It’s been that kind of day, the type that used to drive me crazy and wear me out from nothing but the stress. By God’s grace, I have come a long way in the past ten years.
My house insurance company demands that I either have the woodstove in the detached garage professionally reviewed, or not only remove its pipe but fill in the pipe area in the wall so that we can’t just reattach the pipe and use it someday. The agent doesn’t understand why I have no intention of using the woodstove, but I don’t like the idea of completely closing the possibility of using it someday in the future. I live in a rural area, and if we had a disaster that knocked out power for a week, the only way we could boil water is using that woodstove.
I don’t foresee that happening, no. I don’t plan on using the fire extinguisher by the stove either, but that doesn’t mean I want to render it inoperable.
My car is having problems again. It’s a 21-year-old station wagon with over 150K miles on it. Now that the body rust has started accelerating, it’s only got a few months left. We don’t yet have enough money to replace it with another used vehicle.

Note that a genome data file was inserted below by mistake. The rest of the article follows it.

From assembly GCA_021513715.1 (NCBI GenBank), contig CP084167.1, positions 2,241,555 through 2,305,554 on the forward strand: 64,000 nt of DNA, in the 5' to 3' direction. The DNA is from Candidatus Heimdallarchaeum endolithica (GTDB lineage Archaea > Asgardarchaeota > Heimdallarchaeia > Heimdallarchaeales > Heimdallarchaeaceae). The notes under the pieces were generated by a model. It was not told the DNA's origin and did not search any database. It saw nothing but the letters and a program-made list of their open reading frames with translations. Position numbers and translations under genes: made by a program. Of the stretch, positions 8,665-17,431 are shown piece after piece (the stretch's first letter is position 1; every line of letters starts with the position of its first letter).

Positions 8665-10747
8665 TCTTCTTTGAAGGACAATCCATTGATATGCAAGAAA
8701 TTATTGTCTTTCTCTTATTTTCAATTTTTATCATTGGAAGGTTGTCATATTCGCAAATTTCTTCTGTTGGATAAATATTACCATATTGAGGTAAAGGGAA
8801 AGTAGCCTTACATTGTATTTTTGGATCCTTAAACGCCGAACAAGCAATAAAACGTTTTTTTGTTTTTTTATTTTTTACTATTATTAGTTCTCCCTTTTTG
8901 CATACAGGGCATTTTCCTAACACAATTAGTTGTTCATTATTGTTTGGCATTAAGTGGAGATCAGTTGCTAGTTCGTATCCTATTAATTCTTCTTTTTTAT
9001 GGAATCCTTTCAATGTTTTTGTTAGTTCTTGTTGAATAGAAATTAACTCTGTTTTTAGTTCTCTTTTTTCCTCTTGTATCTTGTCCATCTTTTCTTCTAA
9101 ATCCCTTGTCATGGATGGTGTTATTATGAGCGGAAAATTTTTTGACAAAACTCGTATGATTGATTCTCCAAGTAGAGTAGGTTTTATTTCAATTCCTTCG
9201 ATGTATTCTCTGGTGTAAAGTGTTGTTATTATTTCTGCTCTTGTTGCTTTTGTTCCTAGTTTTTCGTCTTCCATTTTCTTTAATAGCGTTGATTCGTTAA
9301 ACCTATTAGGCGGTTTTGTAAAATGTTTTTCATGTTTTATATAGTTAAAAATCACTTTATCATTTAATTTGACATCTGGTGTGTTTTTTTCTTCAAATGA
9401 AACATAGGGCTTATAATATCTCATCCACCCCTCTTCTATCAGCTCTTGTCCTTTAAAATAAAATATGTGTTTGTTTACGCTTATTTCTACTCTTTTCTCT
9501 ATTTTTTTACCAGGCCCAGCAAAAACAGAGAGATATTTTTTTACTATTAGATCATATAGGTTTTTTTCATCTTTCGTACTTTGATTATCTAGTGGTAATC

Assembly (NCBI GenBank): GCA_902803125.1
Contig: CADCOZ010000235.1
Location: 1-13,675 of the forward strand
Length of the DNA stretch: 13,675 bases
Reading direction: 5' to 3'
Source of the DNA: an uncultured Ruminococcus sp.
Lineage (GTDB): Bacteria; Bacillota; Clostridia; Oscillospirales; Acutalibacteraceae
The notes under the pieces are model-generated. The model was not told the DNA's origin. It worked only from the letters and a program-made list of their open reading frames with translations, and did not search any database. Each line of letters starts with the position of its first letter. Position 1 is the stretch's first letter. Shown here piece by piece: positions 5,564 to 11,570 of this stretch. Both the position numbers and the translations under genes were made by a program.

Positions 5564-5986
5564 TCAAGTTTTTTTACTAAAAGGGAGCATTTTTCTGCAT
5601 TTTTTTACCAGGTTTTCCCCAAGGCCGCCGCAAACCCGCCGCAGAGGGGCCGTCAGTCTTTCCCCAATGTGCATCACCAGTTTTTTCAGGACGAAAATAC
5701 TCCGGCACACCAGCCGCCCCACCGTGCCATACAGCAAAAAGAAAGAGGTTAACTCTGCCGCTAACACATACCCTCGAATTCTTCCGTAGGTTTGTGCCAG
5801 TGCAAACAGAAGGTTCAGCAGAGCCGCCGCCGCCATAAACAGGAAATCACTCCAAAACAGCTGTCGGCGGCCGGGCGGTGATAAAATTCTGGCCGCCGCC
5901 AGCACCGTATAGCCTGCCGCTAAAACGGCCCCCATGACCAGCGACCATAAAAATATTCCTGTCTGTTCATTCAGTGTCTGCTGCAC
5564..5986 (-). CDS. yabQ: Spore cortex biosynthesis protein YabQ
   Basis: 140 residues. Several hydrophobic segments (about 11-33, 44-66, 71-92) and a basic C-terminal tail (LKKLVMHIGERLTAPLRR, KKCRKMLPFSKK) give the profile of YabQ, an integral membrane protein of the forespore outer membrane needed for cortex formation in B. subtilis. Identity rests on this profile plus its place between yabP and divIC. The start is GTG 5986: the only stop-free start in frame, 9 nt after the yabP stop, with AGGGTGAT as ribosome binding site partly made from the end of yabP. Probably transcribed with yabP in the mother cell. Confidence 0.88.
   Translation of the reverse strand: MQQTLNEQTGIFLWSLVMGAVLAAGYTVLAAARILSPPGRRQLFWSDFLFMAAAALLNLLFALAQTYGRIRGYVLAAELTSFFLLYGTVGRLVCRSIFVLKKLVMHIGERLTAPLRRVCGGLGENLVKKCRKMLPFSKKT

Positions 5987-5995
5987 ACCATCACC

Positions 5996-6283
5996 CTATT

Both of my children are down sick with colds. My baby kept me up half the night, miserably congested.
These are the least of the issues on my plate today. You’d expect me to be crazy by now, right? I’m not, actually. For years now I’ve depended on God to get us through. I and my family have depended on God’s providence to bring an affordable car in when the old one dies, to safeguard the house, to bring our children through their illnesses…
This doesn’t mean that I just sit back and wait for God to shower His blessings. I ask for them, and then I go out looking for them. I tell God that I need a car, and then I start calling places to see what they’ve got. I tell God that I need His wisdom, and then I make the decision on the woodstove. I ask God to heal our children, and then I feed them healthy foods and sit up with them so that they can get their rest.
It really is a different feeling when you research a problem with the belief that God has a solution. The solution may be different than I’d expect. It may be unconventional. However, just because I can’t see a way right now doesn’t mean that there is no way. I just give it my best shot, and then rely on God to fill in the gaps. That takes the fear out of my trials.
In fact, I have even thought in recent years that, given the choice between God’s providence and lottery-winning riches, I would prefer to remain under God’s providence. Money won’t buy everything, but God provides all that you could ever need.